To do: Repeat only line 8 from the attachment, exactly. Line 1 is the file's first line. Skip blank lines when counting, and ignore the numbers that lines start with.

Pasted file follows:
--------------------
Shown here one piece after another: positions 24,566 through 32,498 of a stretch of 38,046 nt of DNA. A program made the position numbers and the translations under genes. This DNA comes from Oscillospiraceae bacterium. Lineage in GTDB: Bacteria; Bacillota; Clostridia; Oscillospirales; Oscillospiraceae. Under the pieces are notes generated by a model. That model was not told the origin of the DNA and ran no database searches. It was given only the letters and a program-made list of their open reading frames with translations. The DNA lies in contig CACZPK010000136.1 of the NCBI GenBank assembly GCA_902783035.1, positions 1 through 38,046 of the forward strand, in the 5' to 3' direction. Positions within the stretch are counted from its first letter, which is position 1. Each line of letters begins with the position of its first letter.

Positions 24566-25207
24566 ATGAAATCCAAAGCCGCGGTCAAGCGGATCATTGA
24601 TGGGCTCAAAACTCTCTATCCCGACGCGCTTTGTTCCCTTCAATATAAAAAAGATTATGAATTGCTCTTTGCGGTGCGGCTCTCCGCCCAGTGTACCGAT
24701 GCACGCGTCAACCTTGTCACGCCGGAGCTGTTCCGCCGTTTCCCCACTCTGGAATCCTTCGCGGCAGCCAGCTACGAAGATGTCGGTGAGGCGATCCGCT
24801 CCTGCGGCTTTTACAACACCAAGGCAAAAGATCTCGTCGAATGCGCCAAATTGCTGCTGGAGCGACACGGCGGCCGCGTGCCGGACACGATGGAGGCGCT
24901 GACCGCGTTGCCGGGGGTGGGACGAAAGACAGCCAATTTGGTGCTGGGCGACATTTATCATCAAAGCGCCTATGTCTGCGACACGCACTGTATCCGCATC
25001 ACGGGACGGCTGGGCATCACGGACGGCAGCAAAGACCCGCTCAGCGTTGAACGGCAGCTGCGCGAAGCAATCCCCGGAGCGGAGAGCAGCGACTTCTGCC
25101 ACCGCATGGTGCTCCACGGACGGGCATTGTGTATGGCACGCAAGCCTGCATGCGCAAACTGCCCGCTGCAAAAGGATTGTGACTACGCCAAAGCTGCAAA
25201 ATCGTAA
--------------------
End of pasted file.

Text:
25001 ACGGGACGGCTGGGCATCACGGACGGCAGCAAAGACCCGCTCAGCGTTGAACGGCAGCTGCGCGAAGCAATCCCCGGAGCGGAGAGCAGCGACTTCTGCC